Friday, July 31, 2009

endogenous and exogenous - aKS(h)+jana(H/s) and anta-jana(H/s)

Here is the "opposite" effect happening, which has been observed a few times in Sanskrit and English words.

Like English "hit" and Sanskrit "hit" have opposite connotations but in strict Victorian sense, sometimes a child for his benefit, could be subjected to a corporeal punishment, which is the meaning of Sanskrit "hit". The other word is "vish" or "wish", where the meanings are opposite - in Sanskrit "wish" means "poison" and in English "wish" means "desire". How true "Desire is Poison!", as Buddha said!!

The second effect observed would be that Sanskrit sounds would be more modulated and refined in their wording of a meaning but in English ones, they would be approximated. This is same as a Good Singer's sound being copied by a Bad Singer - or an Initiated and Cultured Language being copied by a uninitiated and vulgur.

This is true if you know the history of Europe and it got civilized and developed past 1200 AD. English is just a few hundred years old language.

This all shows and adds to evidence how the civilization flowed, which is shared by DNA Studies.

Now do not tell me that Man only learned to speak 5000 BC when we have artifacts which are much older and indicate of advanced civilizations. Check out my "Hidden Archeology" posting.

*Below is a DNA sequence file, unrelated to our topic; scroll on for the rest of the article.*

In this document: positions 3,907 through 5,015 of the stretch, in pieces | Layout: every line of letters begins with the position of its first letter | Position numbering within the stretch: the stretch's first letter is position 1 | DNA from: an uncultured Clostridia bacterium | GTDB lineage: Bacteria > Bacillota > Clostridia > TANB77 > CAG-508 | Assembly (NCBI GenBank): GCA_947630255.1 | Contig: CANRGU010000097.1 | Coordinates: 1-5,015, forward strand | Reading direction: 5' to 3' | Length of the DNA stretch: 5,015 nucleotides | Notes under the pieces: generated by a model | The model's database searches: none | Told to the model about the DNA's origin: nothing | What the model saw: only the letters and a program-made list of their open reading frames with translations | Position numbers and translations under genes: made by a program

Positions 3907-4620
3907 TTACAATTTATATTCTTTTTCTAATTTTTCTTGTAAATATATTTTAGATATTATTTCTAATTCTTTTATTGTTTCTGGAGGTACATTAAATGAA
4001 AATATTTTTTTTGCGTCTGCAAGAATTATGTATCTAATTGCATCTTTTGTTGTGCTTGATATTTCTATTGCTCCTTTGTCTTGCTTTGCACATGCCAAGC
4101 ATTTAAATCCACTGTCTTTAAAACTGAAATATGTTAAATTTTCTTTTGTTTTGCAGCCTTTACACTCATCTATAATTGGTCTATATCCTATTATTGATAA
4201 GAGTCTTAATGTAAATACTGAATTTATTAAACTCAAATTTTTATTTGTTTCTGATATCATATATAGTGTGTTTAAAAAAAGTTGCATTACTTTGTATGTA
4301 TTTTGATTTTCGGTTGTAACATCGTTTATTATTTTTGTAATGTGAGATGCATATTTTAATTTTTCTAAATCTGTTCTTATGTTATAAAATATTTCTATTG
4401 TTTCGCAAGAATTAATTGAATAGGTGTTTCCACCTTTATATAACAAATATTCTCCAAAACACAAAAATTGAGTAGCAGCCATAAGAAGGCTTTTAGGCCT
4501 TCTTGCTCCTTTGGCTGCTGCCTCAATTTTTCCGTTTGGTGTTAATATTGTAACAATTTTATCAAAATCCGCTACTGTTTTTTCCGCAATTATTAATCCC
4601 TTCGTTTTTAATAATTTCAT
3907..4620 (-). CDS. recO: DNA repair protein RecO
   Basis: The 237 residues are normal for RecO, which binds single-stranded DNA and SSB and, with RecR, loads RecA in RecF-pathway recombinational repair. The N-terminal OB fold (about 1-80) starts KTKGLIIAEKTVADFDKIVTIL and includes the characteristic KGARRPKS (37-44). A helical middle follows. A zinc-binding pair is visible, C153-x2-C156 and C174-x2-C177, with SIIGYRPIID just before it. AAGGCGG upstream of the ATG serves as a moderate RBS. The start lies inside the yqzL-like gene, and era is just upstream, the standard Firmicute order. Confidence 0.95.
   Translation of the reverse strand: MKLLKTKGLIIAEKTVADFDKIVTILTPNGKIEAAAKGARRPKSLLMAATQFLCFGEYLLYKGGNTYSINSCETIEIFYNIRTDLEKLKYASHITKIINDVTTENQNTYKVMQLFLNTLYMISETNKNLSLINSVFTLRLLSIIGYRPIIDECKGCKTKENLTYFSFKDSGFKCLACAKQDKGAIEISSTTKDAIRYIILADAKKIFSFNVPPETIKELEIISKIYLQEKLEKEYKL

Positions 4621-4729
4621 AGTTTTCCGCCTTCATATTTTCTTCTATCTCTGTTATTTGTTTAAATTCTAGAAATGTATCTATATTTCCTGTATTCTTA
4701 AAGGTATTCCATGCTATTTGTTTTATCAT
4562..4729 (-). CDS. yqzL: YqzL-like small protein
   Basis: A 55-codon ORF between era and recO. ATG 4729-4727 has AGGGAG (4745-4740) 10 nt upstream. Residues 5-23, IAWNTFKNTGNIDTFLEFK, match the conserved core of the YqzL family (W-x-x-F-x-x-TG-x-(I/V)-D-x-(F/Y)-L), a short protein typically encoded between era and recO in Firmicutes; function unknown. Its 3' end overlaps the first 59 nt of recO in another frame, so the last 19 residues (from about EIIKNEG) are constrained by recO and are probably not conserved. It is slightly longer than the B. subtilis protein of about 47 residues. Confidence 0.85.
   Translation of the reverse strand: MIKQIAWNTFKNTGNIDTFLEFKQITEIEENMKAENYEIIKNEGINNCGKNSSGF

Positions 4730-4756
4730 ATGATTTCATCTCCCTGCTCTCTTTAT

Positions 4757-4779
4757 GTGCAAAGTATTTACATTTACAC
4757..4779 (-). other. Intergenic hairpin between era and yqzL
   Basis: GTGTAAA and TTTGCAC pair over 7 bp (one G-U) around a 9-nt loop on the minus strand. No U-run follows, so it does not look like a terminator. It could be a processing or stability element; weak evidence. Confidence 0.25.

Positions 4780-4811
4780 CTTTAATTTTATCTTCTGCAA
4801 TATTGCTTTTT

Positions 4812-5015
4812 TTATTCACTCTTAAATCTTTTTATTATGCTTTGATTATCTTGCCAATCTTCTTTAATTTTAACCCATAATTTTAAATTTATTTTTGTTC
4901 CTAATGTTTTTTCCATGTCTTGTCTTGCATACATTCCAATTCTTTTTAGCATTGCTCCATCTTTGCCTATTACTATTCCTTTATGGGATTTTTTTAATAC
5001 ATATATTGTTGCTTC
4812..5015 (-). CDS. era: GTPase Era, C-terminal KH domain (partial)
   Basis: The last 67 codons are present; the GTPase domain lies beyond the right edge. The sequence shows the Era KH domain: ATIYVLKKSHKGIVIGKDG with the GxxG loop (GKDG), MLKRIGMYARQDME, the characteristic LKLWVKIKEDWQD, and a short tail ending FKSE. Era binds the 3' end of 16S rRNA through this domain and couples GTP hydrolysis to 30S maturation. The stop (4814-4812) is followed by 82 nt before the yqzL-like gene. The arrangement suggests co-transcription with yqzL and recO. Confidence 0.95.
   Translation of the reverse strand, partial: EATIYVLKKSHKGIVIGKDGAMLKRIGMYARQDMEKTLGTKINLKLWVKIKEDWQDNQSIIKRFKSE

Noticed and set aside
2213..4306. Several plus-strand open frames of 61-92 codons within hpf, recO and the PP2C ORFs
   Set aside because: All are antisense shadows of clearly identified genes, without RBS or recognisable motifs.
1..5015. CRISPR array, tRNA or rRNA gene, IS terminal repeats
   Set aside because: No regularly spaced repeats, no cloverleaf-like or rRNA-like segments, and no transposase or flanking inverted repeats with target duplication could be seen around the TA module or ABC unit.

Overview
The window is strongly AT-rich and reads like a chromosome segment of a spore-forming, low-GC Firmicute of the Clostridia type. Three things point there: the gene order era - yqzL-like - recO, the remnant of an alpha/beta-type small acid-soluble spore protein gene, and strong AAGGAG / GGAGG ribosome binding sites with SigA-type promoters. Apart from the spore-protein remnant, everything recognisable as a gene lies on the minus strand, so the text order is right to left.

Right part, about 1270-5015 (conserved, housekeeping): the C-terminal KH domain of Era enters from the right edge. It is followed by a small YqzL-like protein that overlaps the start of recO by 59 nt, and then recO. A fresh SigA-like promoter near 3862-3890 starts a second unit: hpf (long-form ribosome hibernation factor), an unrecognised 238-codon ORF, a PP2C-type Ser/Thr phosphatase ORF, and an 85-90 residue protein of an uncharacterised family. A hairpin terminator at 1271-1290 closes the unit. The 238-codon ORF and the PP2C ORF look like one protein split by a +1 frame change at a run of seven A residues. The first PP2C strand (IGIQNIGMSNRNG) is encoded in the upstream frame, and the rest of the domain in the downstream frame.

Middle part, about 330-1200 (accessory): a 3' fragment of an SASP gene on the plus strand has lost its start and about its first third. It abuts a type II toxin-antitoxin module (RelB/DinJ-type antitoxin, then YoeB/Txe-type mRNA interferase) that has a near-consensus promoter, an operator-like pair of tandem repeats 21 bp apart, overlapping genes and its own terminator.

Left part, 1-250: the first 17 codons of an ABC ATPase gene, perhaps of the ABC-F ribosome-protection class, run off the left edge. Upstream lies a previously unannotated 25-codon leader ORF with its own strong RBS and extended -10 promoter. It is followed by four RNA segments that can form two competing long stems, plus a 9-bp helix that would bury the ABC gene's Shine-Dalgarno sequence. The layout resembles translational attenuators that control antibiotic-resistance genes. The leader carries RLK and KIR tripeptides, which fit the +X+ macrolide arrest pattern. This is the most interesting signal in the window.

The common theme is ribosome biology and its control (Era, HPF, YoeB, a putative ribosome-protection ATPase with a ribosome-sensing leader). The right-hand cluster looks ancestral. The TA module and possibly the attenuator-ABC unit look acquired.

exogenous - produced outside

endogenous - produced inside

exo - outside

endo - inside

gen - to produce.


aKS(H) - to see, eyes, Here 'K' and 'S' are cerebral.

ant - end, border, something beyond, like Sanskrit "Ant-tara-ricta", where it means "End + Water Level + Excluding". How could ancient define a "polar continent" in the South Globe, which was beyond and signaled the end, and yet it was not the end? There is evidence of this continent being inhabitated way back in time with some surprising map of the continent which only could be mapped by the US Army in last few decades, but the map is very ancient

jan - to produce, same as English. "as" and "aH" sound are equivalent. In Greeks, many names are with sound "ous" suffix indicating Nominative or Subjective context, and in Sanskrit, this sound is "ah" or "aS" suffix.

Wednesday, July 29, 2009

stenotopic, eurytopic, stenobhatic, eurybhatic

stenotopic - ability to adapt to only narrow or stilted range of environment.

eurytopic - ability to adapt to wider range of environment.

stenobhatic - ability to adapt to only narrow range of depth of water (and hence light)

eurybhatic - ability to adapt to wider range of depth of water (and hence light)

steno - connected with 'sten' in Sanskrit - 'to steal', 'to rob', 'to stint'.

eury - connected with 'ayur' in Sanskrit - 'to prolong', 'to widen', 'long', 'wide'.

topic - connected with word 'tropic' and 'taap' in Sanskrit - means Temprature, Heat, and in loose terms Environment.

bhatic - connected with Sanskrit 'light', 'to shine', and indirectly with depths of water as where else light should be interpreted as with wider or narrow range of light when the word is combined with prefixes 'steno' and 'eury'.

Saturday, July 4, 2009

tumultuous - tumul

tumul-tu-ous - tumul in Sanskrit means same.

We can understand how English gets 'ous' but not sure how Latin gets 'tu'.